In common with CE extract, DE extract had a significant effect on the relative abundance of the genus Parabacteroides (p = 0.017), with DE treatment significantly increasing the relative abundance compared to cellulose (Table 2). DE treatment also had an effect on several families and genera within the Clostridiales order. The relative abundance of the Lachnospiraceae family was significantly higher after 24 h of fermentation when compared to cellulose (p = 0.039, q = 0.007) and within this family there were significant increases in an uncharacterized bacterium with DE treatment compared to cellulose (p = 0.003, q = 0.001), although this was a less abundant genus that was not detected at 0 h in the cellulose vessel. A significant decrease in the relative abundance of the Peptostreptococcaceae Incertae Sedis family was observed with DE treatment. It should be noted that the relative abundances of the Peptostreptococcaceae Incertae Sedis family were statistically different at 0 h between DE and cellulose. As with the CE treatment, the relative abundance of Dialister was significantly higher with DE treatment compared to cellulose (p = 0.008, q = 0.003). The relative abundance of the Alcaligenaceae family belonging to the Proteobacteria Phyla was significantly reduced compared to cellulose (p = 0.03, q = 0.004).

Fructooligosaccharides (Table 3)

Table 3

Significant differences induced by FOS treatment on bacterial Phyla, Families and Genera

 

0 h

24 h

Effect

P

Cellulose (%)

FOS (%)

Cellulose (%)

FOS (%)

Cellulose

FOS

Phylum

   

 Proteobacteria

3.11 (0.312)

2.881 (0.279)

11.082 (1.226)

3.968 (1.628)

+ 7.972 (1.368)

+ 1.087 (1.904)

0.043

Family

  

 Streptococcaceae

0.067 (0.043)

0.129 (0.045)

0.097 (0.056)

0.003 (0.003)

+ 0.03 (0.014)

− 0.126 (0.043)

0.025

 Clostridium XIII IS

0.032 (0.013)

0.011 (0.011)

0.069 (0.067)

0.227 (0.063)

+ 0.037 (0.016)

+ 0.216 (0.053)

0.032

 Lachnospiraceae

32.303 (2.438)

27.771 (0.886)

16.718 (0.485)

21.909 (1.271)

− 15.585 (1.99)

− 5.862 (0.387)

0.009

 Alcaligenaceae

0.636 (0.088)

0.988 (0.262)

6.444 (0.569)

1.959 (0.612)

+ 5.807 (0.612)

+ 0.971 (0.848)

0.010

Genus

        

 Butyricimonas

0.072 (0.029)

0.187 (0.046)

0.288 (0.081)

0.079 (0.023)

+ 0.217 (0.094)

− 0.109 (0.032)

0.030

 Parabacteroides

0.488 (0.152)

0.735 (0.11)

1.293 (0.35)

0.579 (0.11)

+ 0.805 (0.255)

− 0.155 (0.084)

0.023

 Streptococcus

0.06 (0.041)

0.129 (0.045)

0.097 (0.056)

0.003 (0.003)

+ 0.037 (0.015)

− 0.125 (0.043)

0.023

 Christensenella

0.058 (0.019)

0.041 (0.015)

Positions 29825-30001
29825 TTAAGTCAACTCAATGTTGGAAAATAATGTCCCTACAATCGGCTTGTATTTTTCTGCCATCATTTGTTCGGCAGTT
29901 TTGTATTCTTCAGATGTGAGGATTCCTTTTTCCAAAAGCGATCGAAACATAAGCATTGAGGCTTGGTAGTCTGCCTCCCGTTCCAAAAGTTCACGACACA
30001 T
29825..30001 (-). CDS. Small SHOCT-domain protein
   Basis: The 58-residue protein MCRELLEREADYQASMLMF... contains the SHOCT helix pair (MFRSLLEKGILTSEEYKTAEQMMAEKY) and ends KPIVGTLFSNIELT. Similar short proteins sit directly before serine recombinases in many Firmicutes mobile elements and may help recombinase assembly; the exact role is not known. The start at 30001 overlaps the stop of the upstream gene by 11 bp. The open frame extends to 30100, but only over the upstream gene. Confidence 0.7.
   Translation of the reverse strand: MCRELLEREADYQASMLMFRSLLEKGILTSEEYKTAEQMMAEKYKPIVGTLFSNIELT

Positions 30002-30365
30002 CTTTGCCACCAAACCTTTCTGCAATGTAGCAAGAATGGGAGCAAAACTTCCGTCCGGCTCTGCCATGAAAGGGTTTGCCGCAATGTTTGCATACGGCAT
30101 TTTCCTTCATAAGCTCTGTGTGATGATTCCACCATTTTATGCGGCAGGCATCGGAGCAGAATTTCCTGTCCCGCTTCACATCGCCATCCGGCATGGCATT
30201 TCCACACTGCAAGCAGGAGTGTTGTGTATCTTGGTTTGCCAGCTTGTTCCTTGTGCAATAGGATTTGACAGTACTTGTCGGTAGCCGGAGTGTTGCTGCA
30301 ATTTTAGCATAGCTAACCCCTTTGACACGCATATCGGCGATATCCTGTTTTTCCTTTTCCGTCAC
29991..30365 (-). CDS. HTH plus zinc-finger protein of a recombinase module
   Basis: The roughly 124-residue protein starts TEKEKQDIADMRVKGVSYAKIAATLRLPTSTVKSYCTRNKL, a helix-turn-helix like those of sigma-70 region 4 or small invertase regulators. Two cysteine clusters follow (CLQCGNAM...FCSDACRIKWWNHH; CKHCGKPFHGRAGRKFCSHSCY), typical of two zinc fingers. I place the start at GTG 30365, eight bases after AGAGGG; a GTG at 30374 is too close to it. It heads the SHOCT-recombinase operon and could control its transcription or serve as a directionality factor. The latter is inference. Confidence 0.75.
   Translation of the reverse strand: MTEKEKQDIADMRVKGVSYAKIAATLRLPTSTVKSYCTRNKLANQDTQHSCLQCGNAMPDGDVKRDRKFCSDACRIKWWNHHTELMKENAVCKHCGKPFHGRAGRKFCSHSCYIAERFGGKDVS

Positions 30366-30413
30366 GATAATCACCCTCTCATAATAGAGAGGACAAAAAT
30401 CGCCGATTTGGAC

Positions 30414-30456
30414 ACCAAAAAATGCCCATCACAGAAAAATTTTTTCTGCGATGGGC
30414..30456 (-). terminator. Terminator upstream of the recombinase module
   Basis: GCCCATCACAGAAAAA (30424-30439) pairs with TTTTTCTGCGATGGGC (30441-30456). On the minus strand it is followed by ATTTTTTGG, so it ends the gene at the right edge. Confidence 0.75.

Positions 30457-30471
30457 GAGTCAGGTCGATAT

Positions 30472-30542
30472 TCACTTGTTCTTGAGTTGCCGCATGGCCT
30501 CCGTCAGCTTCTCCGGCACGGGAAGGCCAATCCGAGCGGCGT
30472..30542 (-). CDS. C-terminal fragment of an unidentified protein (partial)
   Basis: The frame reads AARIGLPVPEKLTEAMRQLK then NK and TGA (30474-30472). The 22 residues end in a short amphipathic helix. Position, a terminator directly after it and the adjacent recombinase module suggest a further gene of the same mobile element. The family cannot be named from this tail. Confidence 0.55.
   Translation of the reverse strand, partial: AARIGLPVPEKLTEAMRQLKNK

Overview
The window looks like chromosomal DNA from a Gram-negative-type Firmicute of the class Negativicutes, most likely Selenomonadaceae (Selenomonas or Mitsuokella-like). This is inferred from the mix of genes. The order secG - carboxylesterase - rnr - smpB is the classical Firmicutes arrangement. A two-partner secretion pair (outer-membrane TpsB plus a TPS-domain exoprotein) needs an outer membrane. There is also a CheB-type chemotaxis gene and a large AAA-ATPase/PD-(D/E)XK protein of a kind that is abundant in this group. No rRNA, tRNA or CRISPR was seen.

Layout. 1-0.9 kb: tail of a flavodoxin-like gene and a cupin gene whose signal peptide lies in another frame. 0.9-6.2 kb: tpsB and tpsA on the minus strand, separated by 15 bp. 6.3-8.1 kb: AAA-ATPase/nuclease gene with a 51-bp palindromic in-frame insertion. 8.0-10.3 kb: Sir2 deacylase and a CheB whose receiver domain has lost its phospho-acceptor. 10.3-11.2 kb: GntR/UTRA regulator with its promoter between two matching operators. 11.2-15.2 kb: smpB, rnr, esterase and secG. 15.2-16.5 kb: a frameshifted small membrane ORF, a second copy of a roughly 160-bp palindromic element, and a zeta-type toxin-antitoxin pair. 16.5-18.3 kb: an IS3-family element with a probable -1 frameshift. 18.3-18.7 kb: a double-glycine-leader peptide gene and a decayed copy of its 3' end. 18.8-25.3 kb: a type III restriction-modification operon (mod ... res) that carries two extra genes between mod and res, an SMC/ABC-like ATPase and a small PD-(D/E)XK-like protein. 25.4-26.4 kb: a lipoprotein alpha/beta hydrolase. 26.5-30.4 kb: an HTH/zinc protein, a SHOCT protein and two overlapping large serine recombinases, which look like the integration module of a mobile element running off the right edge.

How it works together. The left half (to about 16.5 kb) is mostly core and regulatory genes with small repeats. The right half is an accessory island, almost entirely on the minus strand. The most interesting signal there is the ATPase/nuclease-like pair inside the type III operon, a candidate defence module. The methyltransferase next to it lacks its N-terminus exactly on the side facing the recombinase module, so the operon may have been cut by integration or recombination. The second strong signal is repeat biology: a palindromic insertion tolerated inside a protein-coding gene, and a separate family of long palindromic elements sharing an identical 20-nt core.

0.094 (0.027)

0.033 (0.005)

+ 0.037 (0.009)

− 0.007 (0.01)

0.033

 Clostridium XIII IS UC

0.012 (0.012)

0.008 (0.008)

0.023 (0.006)

0.212 (0.052)

+ 0.013 (0.016)

+ 0.204 (0.045)

0.016

 Flavonifractor

0.085 (0.017)

0.079 (0.004)

0.282 (0.032)

0.082 (0.006)

+ 0.197 (0.046)

+ 0.003 (0.008)

0.047

 Sutterella

0.451 (0.046)

0.832 (0.302)

5.304 (1.0)

1.569 (0.471)

+ 4.85 (0.989)

+ 0.737 (0.772)

0.030

 Cronobacter

0 (0)

0.003 (0.003)

0.116 (0.023)

0.02 (0.016)

+ 0.116 (0.023)

+ 0.017 (0.012)

0.019

An overview of the significant changes in the relative abundance of the Phyla, Family and Genus (as determined by 454 pyrosequencing of the 16S rDNA region) of the batch culture fermentate following a 24-h incubation with 1% (w/v) FOS or cellulose under anaerobic conditions at 37 °C. Significant differences of delta change values (∆) (difference 0 and 24 h) between FOS and cellulose were determined using independent t tests (n = 3). Data presented are mean (SEM)

FOS-fermented vessels had significantly lower proportions of Proteobacteria (p = 0.043, q = 0.018), with significantly lower representations of Alcaligenaceae (p = 0.01, q = 0.007) compared to cellulose. The reduction in Alcaligenaceae abundance was mostly owing to reductions in the relative abundance of Sutterella (p = 0.03, q = 0.009) compared to cellulose. There was a significant reduction in the relative abundance of the gamma Proteobacteria genus Cronobacter (p = 0.019, q = 0.004). FOS fermentation significantly decreased the relative abundance of two Bacteroidetes genera belonging to the Porphyromonadaceae family, Butyricimonas (p = 0.03, q = 0.008) and Parabacteroides (p = 0.023, q = 0.007). Within the Firmicutes phylum, FOS treatment resulted in a significant reduction in Streptococcus (p = 0.023, q = 0.005), Christensenella (p = 0.033, q = 0.01) and Flavonifractor (p = 0.047, q = 0.012) and an increase in the relative abundance of Lachnospiraceae (p = 0.009, q = 0.004) and a poorly understood family (p = 0.032, q = 0.014) and genus (p = 0.016, q = 0.003) belonging to the Clostridiales Family XIII, when compared to cellulose.